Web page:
The Olat haTamid claims primacy not only as the first sacrifice mandated (besides the Pessach); its significance is alluded to in many Parashiot relating to the sacrificial order: ...besides the Olat haTamid and its libation appears fourteen (14!) times in Bamidbar (chapters 28-29). Every sacrifice brought is to be offered up ...besides the Olat haTamid i.e. after the daily "continual" sacrifice. It is from these verses that the dictum "Frequency causes precedence" is derived:
by Yitzchak Etshalom
A CONTINUAL OFFERING
Over these few weeks, we are reading about the command to construct the Mishkan (Sanctuary) - and the fulfillment of that command by the B'nei Yisra'el. After being commanded to build the Mishkan, all of its vessels and accouterments, the B'nei Yisra'el were adjured to sacrifice the Olat haTamid -the continual burnt offering. The Olat haTamid is offered up twice daily:
"The one lamb you shall offer in the morning; and the other lamb you shall offer between the evens (between noon and the end of the day)." (Sh'mot 29:39)
Kol haTadir meHavero Kodem et Havero (That [ritual] which is more frequent than another precedes that other.) (Mishna Zevahim 10:1)
An example of the application of this concept is found in the eighth chapter of Berakhot (and its parallel Sugya in the last chapter of Pesachim) where Beit Shammai and Beit Hillel disagree about the order of the two B'rakhot recited at Friday night Kiddush. The Gemara explains Beit Hillel's position (that the blessing over the wine is recited before the blessing over the Shabbat), by applying the rule of frequency generates precedence. Since the recitation of the blessing over wine (...Borei P'ri Haggafen) is perforce more frequent than the recitation of the blessing over Shabbat (...M'kaddesh haShabbat), the blessing over wine precedes the blessing over Shabbat.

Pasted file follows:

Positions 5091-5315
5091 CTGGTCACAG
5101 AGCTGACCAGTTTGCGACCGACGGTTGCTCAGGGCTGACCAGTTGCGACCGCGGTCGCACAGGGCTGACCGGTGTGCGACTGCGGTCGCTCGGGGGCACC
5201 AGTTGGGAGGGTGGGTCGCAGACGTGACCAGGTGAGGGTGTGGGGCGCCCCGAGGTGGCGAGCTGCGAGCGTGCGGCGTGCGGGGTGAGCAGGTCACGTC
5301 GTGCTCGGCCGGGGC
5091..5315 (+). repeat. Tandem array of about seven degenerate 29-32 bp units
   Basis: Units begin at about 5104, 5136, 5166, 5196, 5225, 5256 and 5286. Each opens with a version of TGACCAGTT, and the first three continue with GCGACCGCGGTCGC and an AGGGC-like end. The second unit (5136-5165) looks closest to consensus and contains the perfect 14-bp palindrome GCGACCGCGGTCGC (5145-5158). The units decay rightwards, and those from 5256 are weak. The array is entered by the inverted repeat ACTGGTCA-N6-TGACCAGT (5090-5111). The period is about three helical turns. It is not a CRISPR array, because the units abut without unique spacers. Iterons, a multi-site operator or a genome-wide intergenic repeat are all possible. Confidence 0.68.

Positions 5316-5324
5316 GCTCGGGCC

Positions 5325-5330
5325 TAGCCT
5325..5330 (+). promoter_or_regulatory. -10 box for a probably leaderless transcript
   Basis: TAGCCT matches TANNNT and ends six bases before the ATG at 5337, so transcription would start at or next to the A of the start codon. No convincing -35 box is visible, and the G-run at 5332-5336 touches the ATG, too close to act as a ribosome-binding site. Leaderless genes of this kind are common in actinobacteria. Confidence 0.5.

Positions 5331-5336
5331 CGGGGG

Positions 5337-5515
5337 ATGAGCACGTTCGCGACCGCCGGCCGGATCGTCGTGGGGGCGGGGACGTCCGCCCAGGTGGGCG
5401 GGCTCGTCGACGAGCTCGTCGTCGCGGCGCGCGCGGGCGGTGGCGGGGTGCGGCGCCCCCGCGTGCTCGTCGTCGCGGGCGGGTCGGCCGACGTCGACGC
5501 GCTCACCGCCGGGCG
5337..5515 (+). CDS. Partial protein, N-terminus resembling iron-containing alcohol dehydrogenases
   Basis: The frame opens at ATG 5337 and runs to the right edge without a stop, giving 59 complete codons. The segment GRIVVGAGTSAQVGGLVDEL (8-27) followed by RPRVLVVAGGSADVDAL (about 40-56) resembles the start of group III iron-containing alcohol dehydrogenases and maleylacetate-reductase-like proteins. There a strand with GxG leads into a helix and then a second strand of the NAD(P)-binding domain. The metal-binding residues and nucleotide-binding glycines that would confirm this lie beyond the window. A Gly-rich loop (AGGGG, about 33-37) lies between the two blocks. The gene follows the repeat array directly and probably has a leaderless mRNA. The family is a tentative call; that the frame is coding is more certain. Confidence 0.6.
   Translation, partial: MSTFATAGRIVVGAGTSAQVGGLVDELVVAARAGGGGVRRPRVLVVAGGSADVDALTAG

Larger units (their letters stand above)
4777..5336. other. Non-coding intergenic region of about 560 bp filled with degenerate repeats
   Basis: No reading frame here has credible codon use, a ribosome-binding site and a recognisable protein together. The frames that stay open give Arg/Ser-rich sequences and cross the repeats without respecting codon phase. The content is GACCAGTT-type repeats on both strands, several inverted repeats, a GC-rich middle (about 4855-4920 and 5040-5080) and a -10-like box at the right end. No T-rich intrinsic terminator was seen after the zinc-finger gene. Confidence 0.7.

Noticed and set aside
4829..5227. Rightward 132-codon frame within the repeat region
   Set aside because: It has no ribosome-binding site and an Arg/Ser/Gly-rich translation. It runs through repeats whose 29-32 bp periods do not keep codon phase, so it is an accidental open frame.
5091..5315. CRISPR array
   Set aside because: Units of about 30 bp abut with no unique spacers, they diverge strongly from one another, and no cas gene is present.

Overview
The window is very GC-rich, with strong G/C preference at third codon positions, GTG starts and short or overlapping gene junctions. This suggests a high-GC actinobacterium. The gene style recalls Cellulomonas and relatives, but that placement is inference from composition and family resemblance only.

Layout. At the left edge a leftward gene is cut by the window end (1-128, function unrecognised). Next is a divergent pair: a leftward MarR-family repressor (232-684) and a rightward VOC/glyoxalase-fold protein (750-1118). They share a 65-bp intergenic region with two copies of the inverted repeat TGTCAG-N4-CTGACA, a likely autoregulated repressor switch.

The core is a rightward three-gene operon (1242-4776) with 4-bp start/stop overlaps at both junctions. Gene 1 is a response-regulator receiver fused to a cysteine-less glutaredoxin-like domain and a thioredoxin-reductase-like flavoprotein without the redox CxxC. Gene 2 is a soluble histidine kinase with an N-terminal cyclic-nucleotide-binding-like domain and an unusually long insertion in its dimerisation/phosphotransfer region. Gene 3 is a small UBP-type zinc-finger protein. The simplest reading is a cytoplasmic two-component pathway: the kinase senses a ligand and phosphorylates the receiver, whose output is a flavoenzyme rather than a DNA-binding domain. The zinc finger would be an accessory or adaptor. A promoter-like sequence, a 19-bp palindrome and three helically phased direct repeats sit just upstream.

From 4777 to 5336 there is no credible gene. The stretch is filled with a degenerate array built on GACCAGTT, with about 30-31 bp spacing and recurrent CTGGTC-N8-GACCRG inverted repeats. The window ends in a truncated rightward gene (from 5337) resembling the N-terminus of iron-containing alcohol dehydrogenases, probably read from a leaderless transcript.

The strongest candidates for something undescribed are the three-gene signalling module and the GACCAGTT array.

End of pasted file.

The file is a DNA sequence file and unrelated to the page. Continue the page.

DEFININTIONS OF *TAMID*
I would like to raise two questions about the Olat haTamid; one fomulaic and the other fundamental. The formula used to describe the daily sacrifices: Tamid, is somewhat misleading here. In other usages in Tenakh, the term Tamid indicates unceasing presence or action. For example:
The fire shall be Tamid (constantly) burning on the altar, it shall never go out." (Vayyikra 6:6 - see MT Hilkhot T'midin uMusafin 2:1).
The fire is always to be burning on the altar - this constitutes Tamid. The well-known prayer of David:
I have set God before me Tamid (constantly)" (T'hillim 16:8)
expresses David's unceasing awareness of the Divine Presence. In our case, however, the constancy of the daily offerings is much more limited, indeed occasional.
The one lamb shall you offer in the morning, and the other lamb shall you offer between the evens.
How can the Torah describe these offerings as Tamid when they are brought at two separate junctures of the day?